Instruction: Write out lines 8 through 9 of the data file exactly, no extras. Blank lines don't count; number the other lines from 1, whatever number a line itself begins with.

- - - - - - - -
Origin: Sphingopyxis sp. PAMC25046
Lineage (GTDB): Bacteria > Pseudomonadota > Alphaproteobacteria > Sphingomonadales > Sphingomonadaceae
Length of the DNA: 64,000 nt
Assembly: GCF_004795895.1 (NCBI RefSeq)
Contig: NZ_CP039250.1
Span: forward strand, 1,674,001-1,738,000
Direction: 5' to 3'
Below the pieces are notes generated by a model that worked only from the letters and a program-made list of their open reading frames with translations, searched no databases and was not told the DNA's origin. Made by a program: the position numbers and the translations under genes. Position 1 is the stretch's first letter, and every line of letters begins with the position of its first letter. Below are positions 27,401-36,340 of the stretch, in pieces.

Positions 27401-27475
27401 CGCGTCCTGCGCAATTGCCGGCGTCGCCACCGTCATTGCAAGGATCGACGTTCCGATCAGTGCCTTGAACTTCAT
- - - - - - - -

Below the pieces are notes generated by a model that worked only from the letters and a program-made list of their open reading frames with translations, searched no databases and was not told the DNA's origin. Made by a program: the position numbers and the translations under genes. Position 1 is the stretch's first letter, and every line of letters begins with the position of its first letter. Below are positions 27,401-36,340 of the stretch, in pieces.

Positions 27401-27475